By choosing the right tool for the job, we can make better decisions, improve faster, and ultimately solve the right problem for our users.


Written by Matt Zimmerman

March 7, 2011 at 12:56

26 Responses

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  1. I think that a good way to describe the relationship between the developer and the user is to say that the developer rather than “listen to the user” should “speak for the user”. Of course, that entails first listening to users to learn what are they needs, but it emphasizes the fact that the developer is in a better position to define the solutions for the user’s needs and champion them. It also strongly implies the commitment developers should have to their users, rather than place them in a position opposing the users.

    Tom Berger

    March 7, 2011 at 13:53

    • I think I understand what you mean, but “speak for the user” could carry the (problematic) connotation that the developer is more authoritative than the user. As you say, it’s important to listen, and it’s good to be an advocate for users, but saying it this way could give the wrong message.

      For most developers, the listening is the hard part, so I prefer to emphasize that. :-)

      Matt Zimmerman

      March 7, 2011 at 13:56

      • Right, “advocate” is probably a better verb to use in this case.

        Tom Berger

        March 7, 2011 at 13:59

  2. There are those who believe that you should develop for just yourself, ignoring what you *think* you know about your users’ needs. That way, you take a lot of the guesswork out of the process and have a better chance of providing a consistent product.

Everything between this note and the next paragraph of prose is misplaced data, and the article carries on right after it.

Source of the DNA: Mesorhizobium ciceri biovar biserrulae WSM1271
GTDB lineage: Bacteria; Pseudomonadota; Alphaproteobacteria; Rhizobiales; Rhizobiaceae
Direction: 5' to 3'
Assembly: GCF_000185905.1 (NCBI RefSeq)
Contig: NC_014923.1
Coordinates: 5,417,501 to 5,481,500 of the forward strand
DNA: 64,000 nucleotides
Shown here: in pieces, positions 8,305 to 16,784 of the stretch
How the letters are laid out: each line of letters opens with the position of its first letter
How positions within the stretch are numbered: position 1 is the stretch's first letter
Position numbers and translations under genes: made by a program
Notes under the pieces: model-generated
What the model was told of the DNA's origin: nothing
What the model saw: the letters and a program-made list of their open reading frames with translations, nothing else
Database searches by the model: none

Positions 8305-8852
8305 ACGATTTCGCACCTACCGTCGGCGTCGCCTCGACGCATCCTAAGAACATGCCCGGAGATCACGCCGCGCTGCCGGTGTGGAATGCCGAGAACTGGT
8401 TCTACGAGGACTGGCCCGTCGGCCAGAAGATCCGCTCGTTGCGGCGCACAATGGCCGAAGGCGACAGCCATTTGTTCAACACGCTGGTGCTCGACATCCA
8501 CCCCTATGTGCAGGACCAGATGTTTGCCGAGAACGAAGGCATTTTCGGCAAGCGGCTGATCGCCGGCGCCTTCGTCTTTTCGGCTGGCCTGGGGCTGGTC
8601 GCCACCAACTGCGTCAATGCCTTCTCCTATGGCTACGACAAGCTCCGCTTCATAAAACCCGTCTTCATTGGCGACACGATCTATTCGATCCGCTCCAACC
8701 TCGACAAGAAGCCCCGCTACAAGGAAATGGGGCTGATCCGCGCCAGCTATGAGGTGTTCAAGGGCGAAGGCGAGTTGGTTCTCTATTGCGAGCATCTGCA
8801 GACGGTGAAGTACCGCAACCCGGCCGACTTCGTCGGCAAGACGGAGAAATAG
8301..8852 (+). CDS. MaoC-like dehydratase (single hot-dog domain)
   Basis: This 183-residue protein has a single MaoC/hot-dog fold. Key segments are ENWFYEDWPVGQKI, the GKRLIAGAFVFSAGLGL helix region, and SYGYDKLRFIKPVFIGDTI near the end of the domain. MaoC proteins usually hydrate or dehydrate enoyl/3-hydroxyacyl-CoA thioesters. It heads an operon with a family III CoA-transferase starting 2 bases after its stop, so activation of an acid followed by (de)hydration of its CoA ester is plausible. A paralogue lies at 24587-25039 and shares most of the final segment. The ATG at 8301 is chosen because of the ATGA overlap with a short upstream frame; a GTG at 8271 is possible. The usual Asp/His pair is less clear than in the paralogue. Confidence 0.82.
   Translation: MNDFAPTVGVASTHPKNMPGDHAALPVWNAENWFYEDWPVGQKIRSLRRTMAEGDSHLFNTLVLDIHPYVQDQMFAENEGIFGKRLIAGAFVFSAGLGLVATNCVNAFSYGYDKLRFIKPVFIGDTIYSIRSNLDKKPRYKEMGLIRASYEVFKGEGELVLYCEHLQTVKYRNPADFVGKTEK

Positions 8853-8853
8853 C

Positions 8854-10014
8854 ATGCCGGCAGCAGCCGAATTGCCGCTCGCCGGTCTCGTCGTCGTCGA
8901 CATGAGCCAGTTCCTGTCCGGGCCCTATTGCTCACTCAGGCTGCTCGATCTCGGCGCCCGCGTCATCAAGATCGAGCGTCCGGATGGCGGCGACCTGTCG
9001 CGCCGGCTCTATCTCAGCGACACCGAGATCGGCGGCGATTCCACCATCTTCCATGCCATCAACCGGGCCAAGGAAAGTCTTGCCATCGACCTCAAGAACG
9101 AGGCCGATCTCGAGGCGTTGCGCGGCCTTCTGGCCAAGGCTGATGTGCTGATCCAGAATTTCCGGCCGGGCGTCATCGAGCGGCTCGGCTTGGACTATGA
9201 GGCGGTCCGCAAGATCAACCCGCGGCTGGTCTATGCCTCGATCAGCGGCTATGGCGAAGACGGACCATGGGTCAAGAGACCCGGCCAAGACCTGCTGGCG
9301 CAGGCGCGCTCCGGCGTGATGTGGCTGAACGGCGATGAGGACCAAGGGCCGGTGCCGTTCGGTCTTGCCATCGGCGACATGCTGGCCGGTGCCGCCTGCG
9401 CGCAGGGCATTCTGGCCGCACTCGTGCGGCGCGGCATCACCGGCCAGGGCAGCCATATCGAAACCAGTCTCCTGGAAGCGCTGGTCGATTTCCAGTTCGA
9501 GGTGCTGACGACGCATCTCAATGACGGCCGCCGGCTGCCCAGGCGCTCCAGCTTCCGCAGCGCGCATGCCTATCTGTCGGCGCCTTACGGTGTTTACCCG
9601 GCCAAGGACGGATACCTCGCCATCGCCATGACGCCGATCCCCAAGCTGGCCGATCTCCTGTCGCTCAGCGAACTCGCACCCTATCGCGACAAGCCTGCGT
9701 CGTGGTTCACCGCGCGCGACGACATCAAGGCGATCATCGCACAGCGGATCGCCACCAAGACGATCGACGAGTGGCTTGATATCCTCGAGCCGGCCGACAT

It’s also way easier to know when you’re happy with a product yourself than it is to guess when “your users” are happy with it. “Your users” won’t all agree with each other anyway, and there’s a pretty good chance that if you like it yourself, someone else will, too.

    Soren Hansen

    March 7, 2011 at 14:40

    • I think there is something to this. My only disagreement is that if you are developing an application for a field you don’t work in, it’s important to know the use-case, the processes and the pain points. If it were me, I would write an application with workflows that supported testing the application because that’s where my pain point is.

      Liam Johnstone

      March 7, 2011 at 16:06

    • The more similar your users’ needs are to your own, the more you can trust your intuition about what’s right.

      It’s a bit of a shortcut, which I think is useful in smaller scale projects. It has its pitfalls, though, like optimizing too highly for your individual needs, or stopping when it’s “good enough for me”, or finding that other people can’t figure out how to use it. I think a lot of free software ends up in each of those situations.

      I think it’s commendable to make something which is useful to others, even though they’re different from you. This transforms a software project into something greater, which is about working with people, not just code.

      The worst case would be making software for a hypothetical user, different from you, who turns out to actually not exist. :-)

      Matt Zimmerman